Featured Artist | Terry Mason
This week, sculptor Terry Mason shared thoughts on his work in a Q&A with Gallery Director Hannah Reeves. Mason’s work, a delightful hybrid of the notion of “found object” and a masterful depiction of the human figure (in parts), is featured in the June Exhibit, which runs through the 30th.
HANNAH REEVES: Tell us about becoming a sculptor. Was there a natural progression from more traditional figurative work to the type of work you make now
TERRY MASON: I don’t see my work as a progression from traditional figurative work. When I first got excited about sculpture, I was learning about artists Chris Burden, Charles Ray, Vito Acconci and Cindy Sherman. There was a performative and forceful aspect that I saw in their work. Something that challenges the viewer in a very direct way. I was intrigued by the idea of work interacting in this way. My work has evolved organically with life experience and techniques that I’ve learned along the way. I am interested in allowing figurative work to be a part of the piece if it best expresses the ideas about which I’m thinking.
HR: The work has such a level of finish that it often appears manufactured, making the process pretty invisible to the viewer. Could you talk about this a bit? What’s “behind the scenes” of the creation of your work
TM: It’s about seeing the work without distractions. Direct and beautiful. I have an obsession for detail and the surface of things. I often find myself admiring the quality of finishes and lines in everything from a peanut butter jar that is sitting in front of me, lichens on an old fence post, or any kind of architecture. My background is in fabrication and prototyping, which one could say fosters a fastidious nature, others might say I’m just anal.
I really appreciate work where one can see the artist’s hand and the process, allowing the making to be a part of the visual and conceptual vocabulary. But I find it funny that when I experiment with that, I can never figure out if the work is done.
I often use mold making and casting in my work, which is a big part of the manufacturing world’s processes. I find mold making an antiquated operation. In order to create a casting, a remarkable amount of energy goes into making this “tool” (the mold), which never gets seen by anyone. For this reason I think this technique innately lends to this experience of a veiled process.
The main reason I use a kind of manufactured aesthetic is because I always want there to be some element of surprise. This type of finish suggests something mass produced. Products are all around us and we see them on a daily basis. These objects are loaded with visual and emotional associations and assumptions, creating an opportunity where assumptions about things can be leveraged into crafting a kind of mistaken identity or maybe a flash of the psychedelic. The experience of something familiar becoming unfamiliar.
HR: You work with a large variety of materials. Do you go into a project with mastery of the materials needed to make it happen, or do you have to develop your understanding of media specific to each piece?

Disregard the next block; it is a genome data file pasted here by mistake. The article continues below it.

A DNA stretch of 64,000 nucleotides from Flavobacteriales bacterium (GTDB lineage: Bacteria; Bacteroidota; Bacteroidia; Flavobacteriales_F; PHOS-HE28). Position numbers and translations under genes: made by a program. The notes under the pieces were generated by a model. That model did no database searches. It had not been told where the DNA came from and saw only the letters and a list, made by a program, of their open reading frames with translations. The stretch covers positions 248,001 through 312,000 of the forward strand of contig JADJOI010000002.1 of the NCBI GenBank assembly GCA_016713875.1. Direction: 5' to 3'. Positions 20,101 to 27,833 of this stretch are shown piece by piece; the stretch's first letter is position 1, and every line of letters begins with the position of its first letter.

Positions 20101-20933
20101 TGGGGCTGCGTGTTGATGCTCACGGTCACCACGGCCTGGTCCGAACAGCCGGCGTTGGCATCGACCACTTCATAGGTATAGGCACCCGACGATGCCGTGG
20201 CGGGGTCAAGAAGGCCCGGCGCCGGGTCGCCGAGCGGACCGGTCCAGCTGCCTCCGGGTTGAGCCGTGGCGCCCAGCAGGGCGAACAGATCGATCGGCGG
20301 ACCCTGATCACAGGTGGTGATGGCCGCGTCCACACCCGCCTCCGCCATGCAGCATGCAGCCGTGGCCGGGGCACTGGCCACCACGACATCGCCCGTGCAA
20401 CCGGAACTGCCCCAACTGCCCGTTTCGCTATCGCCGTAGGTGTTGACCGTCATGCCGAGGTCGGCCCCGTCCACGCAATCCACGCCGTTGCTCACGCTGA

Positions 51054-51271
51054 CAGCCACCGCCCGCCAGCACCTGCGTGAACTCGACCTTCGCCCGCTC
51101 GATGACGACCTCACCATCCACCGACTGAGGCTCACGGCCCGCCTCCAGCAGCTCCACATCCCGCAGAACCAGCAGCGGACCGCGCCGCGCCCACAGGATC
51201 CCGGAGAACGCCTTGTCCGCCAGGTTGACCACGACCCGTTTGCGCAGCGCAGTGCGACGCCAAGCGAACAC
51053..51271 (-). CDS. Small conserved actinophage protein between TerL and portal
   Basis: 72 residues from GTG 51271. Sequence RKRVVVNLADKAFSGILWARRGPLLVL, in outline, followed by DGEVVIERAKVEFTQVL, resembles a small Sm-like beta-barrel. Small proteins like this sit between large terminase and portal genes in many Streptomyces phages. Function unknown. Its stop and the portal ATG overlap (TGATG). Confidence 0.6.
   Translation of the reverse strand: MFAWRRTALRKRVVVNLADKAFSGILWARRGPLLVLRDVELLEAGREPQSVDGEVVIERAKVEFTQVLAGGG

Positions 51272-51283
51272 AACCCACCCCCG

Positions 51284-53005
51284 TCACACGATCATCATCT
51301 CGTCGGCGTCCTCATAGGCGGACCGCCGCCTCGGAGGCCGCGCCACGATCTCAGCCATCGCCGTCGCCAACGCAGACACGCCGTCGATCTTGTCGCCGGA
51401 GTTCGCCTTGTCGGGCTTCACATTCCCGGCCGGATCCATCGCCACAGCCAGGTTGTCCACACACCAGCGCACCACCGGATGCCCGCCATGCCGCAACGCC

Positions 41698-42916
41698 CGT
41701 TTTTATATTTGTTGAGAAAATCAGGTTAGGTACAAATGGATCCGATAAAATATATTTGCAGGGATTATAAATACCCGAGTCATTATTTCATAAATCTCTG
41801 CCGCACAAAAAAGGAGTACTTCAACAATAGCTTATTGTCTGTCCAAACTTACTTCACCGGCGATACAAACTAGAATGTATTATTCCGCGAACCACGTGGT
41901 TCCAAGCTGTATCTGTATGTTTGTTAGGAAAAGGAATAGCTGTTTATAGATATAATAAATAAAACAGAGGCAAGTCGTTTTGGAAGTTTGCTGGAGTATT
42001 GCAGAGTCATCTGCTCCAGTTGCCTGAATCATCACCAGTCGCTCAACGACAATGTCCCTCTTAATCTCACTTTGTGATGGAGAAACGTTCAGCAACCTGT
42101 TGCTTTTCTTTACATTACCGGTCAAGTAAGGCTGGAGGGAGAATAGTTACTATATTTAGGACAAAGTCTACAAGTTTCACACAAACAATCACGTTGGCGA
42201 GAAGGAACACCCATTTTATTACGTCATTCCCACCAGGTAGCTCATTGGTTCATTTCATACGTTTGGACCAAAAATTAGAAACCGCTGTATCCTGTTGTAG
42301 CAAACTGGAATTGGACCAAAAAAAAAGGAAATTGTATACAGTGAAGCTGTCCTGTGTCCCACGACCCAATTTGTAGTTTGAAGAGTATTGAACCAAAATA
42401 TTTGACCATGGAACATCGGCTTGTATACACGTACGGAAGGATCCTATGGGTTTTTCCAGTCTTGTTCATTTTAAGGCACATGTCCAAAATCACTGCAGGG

TM: I explore a wide range of fabrication techniques and materials because I’m letting the idea that I’m thinking about dictate the imagery. This is the exciting part of the making, where I feel a sense of magic. With the intention of setting aside logic and practicality, I explore an idea and let it lead me where it may. This is where I really feel the art making happens…it feels like sculpting with ideas…playing in my imagination. After that, it becomes a process of resolving a different set of challenges to create the work. I’m regularly “reinventing the wheel”. Instead of mastering a technique and creating from that vantage point, I’m presented with the opportunity to learn about whatever process or material is required for each project. I think there’s a part of me that feels a need to earn the skills and the right to depict the thought and imagery with which I’m working. The idea sculpts me in a way.
HR: What has studio time been like for you during this pandemic? I’m hearing such diverse responses from artists, from needing distance from the studio, to having more time and energy for creative pursuits that may have been on the back burner, to everything in between. What is the situation doing for you?
TM: The pandemic has given me another reminder to recognize how precious time is for everyone everyday, which has already been a subtext within my work. It has changed the world in ways we are only beginning to recognize.
I have less time for my art practice. I’m trying to respect the shelter in place by managing more of my income work without help. I go to work in the morning, which is also my studio (conveniently) and stay until the evening. I try to fit in as much time as I can for art making. Unfortunately, because I have less help, I haven’t had as much time for making. My art time is further cut into because my wife has a career and my daughter is getting home schooled due to school closures and we are trying to navigate that situation.
HR: I’ve been asking artists this question when I get the chance: What is the most beautiful thing you’ve ever seen?
TM: That’s easy, a tickle fight between my daughter and wife.